The weekly animated series Drawn Together was a double-barrelled satire: a devastating lampoon of live-action reality shows and a broad takeoff of several familiar cartoon stereotypes. The premise dictated that a group of B-list cartoon celebrities was forced to live under the same roof, with their every move filmed for the entertainment of the viewing audience. Naturally, these diverse characters got on each other's nerves with frightening regularity -- and this being a cable show, the language and the activities were as raw and uninhibited as traffic would allow. The principal performers were Xandir P. Whifflebottom, the hero of a Legend of Zelda-type videotape, who despite his avowed crusade to rescue his girlfriend eventually revealed himself to be gay; Toot Braunstein, an overweight spoof of '30s cartoon star Betty Boop, who appeared only in black-and-white; Captain Hero, a stiff-necked, empty-headed parody of cartoon caped crusaders, who was under the mistaken impression that there was a huge cash award awaiting whoever "survived" to the end of the series; Ling-Ling, an androgynous knock-off of Pokémon's Pikachu; Spanky Ham, an obscene prankster reminiscent of the iconoclastic, Robert Crumb-style animal characters indigenous to Internet cartoon sites; Foxxy Love, a trash-talking black chick designed to evoke memories of the impossibly curvaceous and long-legged female characters on such Hanna-Barbera efforts as Josie & the Pussycats; Princess Clara, a Disneyesque simpery-sweet heroine (and closet racist!); and Wooldor Sockbat, an amorphous, easily led jerk who bore a marked resemblance to SpongeBob Squarepants. Not only were characters sublimely typical of the cartoon world, but each one was also a readily recognizable reality show archetype: Spanky was the hygienically-challenged party dude, Toot was the scheming bitch, Princess Clara the spoiled wealthy blonde, Foxxy the token "angry black character," Xandir the house homosexual, and so on. With all this in mind, it should be no surprise that every episode of the series was chock full of knowing pop-cultural references pertaining to both of the TV genres it so mercilessly skewered. Debuting October 1, 2004, Drawn Together remained on cable's Comedy Central for eight lively weeks.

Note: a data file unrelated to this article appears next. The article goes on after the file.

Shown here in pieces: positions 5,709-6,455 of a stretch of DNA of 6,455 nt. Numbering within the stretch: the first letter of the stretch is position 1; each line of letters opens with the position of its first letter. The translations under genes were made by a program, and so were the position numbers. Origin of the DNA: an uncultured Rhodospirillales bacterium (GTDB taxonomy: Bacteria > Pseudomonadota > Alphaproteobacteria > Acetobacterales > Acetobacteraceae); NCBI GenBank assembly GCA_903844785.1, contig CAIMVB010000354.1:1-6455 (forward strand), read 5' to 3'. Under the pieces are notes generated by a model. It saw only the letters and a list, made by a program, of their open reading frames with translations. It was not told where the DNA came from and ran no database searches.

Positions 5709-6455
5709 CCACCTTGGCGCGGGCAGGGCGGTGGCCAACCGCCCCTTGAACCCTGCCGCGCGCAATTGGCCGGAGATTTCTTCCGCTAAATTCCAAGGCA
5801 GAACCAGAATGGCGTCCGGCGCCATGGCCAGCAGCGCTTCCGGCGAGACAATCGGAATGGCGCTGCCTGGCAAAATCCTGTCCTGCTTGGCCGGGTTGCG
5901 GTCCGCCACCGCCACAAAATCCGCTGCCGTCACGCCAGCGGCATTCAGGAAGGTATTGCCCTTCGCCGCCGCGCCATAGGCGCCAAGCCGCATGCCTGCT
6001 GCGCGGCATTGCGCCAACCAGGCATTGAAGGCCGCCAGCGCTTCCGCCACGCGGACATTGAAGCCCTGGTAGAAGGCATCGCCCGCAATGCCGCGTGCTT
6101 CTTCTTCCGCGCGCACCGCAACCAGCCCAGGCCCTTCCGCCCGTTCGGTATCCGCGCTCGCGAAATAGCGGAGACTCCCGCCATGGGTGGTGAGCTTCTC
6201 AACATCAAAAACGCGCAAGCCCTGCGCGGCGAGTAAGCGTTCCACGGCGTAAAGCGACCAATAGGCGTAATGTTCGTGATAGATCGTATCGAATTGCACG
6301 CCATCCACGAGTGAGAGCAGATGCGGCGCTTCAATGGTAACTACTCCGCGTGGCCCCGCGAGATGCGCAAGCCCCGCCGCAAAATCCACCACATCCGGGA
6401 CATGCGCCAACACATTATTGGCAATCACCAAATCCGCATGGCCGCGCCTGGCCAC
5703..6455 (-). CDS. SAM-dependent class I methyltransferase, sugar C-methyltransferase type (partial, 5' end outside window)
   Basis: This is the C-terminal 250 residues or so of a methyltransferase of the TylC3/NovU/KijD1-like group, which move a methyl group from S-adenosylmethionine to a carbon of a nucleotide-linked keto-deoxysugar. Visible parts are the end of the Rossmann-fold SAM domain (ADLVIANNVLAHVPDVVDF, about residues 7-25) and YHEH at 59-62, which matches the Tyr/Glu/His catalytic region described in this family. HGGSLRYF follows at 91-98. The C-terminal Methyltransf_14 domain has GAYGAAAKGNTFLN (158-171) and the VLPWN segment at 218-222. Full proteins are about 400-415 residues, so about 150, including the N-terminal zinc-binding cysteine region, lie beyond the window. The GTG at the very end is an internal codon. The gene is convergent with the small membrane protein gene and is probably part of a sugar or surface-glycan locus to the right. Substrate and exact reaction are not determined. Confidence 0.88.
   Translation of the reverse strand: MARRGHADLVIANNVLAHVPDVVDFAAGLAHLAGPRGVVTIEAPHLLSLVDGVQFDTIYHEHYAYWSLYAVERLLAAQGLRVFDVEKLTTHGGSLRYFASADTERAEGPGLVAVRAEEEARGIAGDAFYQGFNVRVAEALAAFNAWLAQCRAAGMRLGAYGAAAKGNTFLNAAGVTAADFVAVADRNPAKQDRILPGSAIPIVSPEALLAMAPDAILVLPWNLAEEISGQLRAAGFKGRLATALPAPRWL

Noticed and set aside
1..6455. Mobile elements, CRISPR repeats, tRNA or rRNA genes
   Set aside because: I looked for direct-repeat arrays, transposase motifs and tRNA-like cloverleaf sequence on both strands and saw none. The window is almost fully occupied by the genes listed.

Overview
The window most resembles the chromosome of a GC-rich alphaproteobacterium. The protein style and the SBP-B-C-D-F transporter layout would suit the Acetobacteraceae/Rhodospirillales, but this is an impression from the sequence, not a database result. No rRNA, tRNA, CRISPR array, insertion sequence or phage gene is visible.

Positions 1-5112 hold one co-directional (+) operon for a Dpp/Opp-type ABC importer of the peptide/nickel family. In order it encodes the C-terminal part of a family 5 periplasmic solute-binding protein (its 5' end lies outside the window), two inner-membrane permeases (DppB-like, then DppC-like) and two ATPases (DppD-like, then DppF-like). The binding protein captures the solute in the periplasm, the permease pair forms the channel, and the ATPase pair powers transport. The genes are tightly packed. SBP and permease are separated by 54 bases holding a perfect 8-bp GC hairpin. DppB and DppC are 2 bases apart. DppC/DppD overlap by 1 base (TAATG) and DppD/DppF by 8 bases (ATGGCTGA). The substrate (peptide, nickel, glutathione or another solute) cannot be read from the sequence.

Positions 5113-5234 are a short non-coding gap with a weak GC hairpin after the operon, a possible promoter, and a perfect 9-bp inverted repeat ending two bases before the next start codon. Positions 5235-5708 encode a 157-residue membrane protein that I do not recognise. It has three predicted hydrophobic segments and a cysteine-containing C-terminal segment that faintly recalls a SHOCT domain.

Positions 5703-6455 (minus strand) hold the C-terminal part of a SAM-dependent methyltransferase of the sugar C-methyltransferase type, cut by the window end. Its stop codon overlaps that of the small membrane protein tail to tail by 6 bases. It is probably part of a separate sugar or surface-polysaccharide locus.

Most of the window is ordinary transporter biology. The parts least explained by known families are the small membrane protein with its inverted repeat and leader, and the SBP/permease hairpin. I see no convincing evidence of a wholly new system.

An animated comedy about humans and non-humans in New York City that focuses on a social worker's attempts to help new citizens assimilate into a bizarre world where zombies, demons and assorted sci-fi creatures are the rule rather than the exception.